Declaration of Independence

In 1776, an important document was adopted by the Continental Congress in the city of Philadelphia. What is the name of this famous document/ The Declaration of Independence. Who was the author of this Declaration? Thomas Jefferson of Virginia.
Let us now look at some of the events leading up to this important action by the original thirteen colonies. About 16 years before the Declaration, King George III came to the throne in Britain and he and his ministers decided on a series of measures that raised serious complaints from the Colonies. Some of these actions were:
(1) reserving to the King the disposal of all lands west of a certain line(2) the Sugar Act which put heavy import taxes on sugar and other products(3) the Stamp Act which decreed that all paper transactions in the Colonieswere required to have a revenue stamp placed thereon(4) the Quartering Act which required the Colonists to house and feedBritish troops stationed in the Colonies.(5) the Customs Collecting Act which involved sending British agents to theColonies to collect custom fees and other duties.(6) the Tea Act which taxed and regulated the importing of tea into the Colonies.
This last act caused tremendous protests particularly in Massachusetts where Colonists dressed as Indians raided a ship loaded with tea and dumped it overboard.King George and his ministers undertook to punish the people of Massachusetts and closed the port of Boston. The King also cancelled the Charter of the colony and sent troops to root out the leaders of the colony, particularly John Hancock and Samuel Adams.
British troops were sent to Concord to nab Adams and Hancock and capture a store of ammunition and arms the Colonists had stored there. This maneuver caused the midnight ride of Paul Revere to warn the Colonists.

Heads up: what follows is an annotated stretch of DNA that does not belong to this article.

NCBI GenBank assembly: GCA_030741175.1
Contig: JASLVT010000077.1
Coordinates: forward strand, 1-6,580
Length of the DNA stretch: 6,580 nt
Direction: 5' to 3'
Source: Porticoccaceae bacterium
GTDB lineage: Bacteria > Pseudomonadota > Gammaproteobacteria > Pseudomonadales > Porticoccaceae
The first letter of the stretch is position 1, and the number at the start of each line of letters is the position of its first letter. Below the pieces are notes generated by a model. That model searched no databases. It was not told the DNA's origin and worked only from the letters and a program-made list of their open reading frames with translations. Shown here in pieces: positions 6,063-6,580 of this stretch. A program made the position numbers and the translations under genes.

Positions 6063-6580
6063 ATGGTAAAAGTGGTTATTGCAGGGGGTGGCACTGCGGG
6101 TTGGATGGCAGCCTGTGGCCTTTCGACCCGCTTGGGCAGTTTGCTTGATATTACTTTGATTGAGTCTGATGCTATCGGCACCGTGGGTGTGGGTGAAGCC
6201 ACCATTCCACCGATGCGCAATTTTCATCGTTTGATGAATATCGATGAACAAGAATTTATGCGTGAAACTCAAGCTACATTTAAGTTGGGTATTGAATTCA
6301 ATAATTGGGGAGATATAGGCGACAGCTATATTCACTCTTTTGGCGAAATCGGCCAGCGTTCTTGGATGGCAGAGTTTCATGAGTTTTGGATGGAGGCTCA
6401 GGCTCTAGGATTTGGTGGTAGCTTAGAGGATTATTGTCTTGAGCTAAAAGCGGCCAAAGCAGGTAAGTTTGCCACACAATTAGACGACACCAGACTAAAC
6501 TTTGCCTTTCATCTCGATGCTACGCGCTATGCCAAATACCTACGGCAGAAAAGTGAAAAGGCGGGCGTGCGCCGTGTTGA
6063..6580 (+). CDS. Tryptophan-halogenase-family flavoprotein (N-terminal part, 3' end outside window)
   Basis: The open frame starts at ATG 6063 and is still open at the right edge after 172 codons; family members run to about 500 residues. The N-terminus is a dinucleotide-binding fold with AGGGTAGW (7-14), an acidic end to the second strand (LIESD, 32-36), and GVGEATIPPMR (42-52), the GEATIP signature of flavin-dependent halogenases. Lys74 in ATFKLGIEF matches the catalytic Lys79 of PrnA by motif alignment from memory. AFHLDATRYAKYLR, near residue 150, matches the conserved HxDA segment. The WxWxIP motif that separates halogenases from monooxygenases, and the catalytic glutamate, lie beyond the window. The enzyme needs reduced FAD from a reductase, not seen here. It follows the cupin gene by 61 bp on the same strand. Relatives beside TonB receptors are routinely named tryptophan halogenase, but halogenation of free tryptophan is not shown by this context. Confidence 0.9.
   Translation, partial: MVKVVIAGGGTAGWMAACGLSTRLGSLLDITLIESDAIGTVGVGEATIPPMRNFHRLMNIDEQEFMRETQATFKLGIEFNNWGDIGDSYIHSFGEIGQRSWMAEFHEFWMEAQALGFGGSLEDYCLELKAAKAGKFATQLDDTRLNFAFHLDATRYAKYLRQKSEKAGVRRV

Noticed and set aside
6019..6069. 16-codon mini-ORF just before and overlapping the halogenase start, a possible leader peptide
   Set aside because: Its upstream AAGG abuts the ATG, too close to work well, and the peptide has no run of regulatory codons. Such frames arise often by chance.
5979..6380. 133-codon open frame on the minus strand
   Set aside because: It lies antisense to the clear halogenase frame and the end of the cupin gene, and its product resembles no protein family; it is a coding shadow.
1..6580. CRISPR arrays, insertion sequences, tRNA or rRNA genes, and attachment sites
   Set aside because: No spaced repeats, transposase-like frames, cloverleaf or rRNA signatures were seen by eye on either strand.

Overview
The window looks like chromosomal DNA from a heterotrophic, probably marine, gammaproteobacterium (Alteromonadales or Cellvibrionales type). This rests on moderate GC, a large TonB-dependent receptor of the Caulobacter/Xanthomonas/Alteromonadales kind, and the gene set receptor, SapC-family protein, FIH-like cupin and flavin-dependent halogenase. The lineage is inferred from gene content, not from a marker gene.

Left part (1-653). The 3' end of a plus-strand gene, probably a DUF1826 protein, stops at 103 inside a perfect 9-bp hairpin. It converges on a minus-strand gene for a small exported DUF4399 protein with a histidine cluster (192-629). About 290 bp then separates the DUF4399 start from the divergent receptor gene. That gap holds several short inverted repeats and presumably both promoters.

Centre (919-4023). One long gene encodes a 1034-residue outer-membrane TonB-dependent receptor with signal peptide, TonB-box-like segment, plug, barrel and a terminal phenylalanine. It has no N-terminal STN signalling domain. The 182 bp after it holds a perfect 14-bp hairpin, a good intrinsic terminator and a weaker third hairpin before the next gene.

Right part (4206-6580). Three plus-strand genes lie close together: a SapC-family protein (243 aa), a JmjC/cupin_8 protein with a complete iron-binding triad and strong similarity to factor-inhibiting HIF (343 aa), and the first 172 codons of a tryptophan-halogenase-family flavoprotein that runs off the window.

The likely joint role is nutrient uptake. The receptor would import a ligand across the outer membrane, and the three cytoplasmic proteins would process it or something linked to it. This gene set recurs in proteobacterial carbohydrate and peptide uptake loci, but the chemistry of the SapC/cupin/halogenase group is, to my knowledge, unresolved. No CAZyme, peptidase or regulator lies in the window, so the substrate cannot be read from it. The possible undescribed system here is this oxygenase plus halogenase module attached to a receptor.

When British soldiers arrived at Lexington, they found a small body of Massachusetts “Minutemen” drawn up on the village green. They did not disperse on orders of the British Commander. A shot was fired and general shooting began and eight of the militiamen lay dead and the Revolutionary War was begun. The British soldiers then marched to Concord where they were met at the North Bridge by more townspeople and militiamen. As Ralph Waldo Emerson put it in his famous poem:
By the rude bridge that arched the floodHere freedom’s flag was first unfurledHere the embattled farmers stoodAnd fired the shot heard ‘round the world.
As soon as this word got around to the other colonies, a Second Continental Congress was convened in Philadelphia, Pennsylvania. It was decided that an army was needed to defend the Colonies and George Washington was named “Commander-in-Chief.”
Up until this time no thought had been given to separation from the mother country, but now the question of independence was raised. Thomas Paine, a great writer of that day, wrote a pamphlet called Common Sense. In this, he called for independence, saying, “Everything that is right or natural pleads for separation. The sun never shone on a cause of greater worth. Now is the seed time of continental union, faith and honor. Ye that dare oppose not only tyranny but the tyrant, stand forth now.”
Richard Henry Lee of Virginia, a delegate to the Continental Congress, made the motion “that these Colonies are and of right ought to be free and independent states and that all political connection between them and Great Britain be totally dissolved.”
A committee of Benjamin Franklin of Pennsylvania, John Adams of Massachusetts, Thomas Jefferson of Virginia, Robert Livingston of New York and Roger Sherman of Connecticut were named to draw up a Declaration. John Adams and Thomas Jefferson were delegated to write this great document. After two months of debate, the Declaration of Independence was approved and signed by delegates from all 13 colonies. John Hancock was the first to sign, writing his name in large letters, so, as he put it, King George could read it without his spectacles.
This was July 4th, 1776, a day that will live in history and in the hearts of the American people as long as the world stands. Every American owes a debt of gratitude to these 60 brave and determined men who signed the Declaration and agreed to stand forth as free men against the tyrant and the oppressor. Listen carefully to the words contained in the final paragraph of this immortal document.
And for the support of this Declaration, with a firm relianceon the protection of Divine Providence, we mutually pledgeto each other our lives, our fortunes, and our sacred honor.
No one can pledge more.

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